Critics and theatre directors alike have argued that the inclusion of the slides was and would have been unnecessary for the action of the play can and should be able to speak for itself. The strength of the dialogue and the characterization alone tells the story. As they can be a distraction from what the characters are doing on the stage, I can easily see how they would be a distraction, particularly for an audience that was not accustomed to that sort of convention. However, on the other hand, as Tom was a writer and this is Tom;s story, I think you could also argue that the slides might be representative of the story that is playing out inside of Tom's head in his memory. They are very cinematic, and with Tom;s connections to the movies and his love of escaping from the apartment that serves as his prison there is an element of dramatic narrative that could be played our on these slides. They can create an almost split focal perspective - which can be either a good or bad thing depending on how they are implemented.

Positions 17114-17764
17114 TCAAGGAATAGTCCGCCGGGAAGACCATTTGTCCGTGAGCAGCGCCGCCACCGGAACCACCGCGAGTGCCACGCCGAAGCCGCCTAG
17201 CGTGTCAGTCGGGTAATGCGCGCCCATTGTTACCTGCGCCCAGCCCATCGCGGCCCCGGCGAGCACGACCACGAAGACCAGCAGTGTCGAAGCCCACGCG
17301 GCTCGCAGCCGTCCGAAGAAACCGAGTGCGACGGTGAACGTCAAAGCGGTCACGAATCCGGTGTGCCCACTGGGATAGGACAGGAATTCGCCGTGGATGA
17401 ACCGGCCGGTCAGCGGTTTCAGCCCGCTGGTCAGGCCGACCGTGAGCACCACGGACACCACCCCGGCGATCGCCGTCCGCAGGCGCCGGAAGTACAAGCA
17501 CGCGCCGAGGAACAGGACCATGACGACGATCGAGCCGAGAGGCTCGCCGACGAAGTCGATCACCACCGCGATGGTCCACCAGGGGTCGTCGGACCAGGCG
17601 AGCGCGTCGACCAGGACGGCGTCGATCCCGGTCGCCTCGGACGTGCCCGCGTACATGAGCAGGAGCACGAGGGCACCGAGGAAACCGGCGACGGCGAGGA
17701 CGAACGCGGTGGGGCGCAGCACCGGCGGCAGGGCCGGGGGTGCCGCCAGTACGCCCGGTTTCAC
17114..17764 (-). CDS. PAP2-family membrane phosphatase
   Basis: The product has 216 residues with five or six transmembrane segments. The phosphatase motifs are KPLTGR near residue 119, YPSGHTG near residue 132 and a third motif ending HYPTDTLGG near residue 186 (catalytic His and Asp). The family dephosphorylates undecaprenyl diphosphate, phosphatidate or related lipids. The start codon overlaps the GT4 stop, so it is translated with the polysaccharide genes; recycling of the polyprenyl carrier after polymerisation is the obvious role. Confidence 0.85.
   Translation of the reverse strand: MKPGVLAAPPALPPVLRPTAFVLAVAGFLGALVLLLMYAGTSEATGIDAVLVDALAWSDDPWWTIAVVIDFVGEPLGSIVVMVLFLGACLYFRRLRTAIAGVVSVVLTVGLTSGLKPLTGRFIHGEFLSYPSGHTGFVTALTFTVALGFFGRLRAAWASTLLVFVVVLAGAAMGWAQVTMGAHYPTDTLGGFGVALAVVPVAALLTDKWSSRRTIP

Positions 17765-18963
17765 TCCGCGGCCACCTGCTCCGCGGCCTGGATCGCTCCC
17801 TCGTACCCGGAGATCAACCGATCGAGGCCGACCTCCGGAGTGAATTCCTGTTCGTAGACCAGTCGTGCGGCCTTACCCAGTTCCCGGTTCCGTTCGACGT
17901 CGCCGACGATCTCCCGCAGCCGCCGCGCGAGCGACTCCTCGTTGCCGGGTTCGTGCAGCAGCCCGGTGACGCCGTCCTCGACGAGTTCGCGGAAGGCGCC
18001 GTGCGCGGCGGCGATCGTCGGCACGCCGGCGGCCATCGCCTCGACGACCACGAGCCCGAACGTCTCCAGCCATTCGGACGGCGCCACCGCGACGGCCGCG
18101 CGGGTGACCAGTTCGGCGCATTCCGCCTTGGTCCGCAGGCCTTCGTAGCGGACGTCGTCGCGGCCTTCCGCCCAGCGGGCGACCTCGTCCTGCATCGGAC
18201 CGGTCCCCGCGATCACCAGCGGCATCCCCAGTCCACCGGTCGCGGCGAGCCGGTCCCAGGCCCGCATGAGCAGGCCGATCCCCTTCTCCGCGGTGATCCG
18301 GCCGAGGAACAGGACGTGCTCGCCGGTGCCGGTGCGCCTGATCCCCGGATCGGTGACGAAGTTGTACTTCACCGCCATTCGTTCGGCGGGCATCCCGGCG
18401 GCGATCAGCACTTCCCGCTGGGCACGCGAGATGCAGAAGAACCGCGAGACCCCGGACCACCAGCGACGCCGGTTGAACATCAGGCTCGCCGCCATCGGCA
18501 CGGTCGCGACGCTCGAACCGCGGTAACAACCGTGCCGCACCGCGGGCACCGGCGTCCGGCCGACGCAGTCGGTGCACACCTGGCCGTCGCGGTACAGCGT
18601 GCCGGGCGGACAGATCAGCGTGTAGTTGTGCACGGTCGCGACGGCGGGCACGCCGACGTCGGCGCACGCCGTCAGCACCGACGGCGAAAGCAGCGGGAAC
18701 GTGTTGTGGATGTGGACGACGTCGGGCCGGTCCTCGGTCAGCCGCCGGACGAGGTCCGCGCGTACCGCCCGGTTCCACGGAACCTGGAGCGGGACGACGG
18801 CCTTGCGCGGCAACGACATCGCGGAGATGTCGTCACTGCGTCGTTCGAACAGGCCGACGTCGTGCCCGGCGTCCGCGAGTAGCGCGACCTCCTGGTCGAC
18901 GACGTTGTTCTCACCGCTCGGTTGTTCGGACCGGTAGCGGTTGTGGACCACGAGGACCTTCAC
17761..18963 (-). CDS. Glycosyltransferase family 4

Some theatres have integrated the use of slides effectively. Kansas City rep, for instance, updated William's original concept through projected cinematic imagery and integrated it into the action of the play to give the play a "new" interpretation that stayed faithful to Williams' original concept (see review). The Broadway revival, on the other hand, has been criticized for integrating the device as a full curtain which served to conceal so much of the action that it ended up being a distraction, (see review).
As a director, I have directed the piece without the inclusion of the images, and I have worked on a production in which they were included. The biggest problem with them is that, although they can serve as a glimpse into Tom's writers' mind (as the play is autobiographical, this can be useful) they are often more distracting than driving. They tend to split the audience's focus, and that can be dangerous.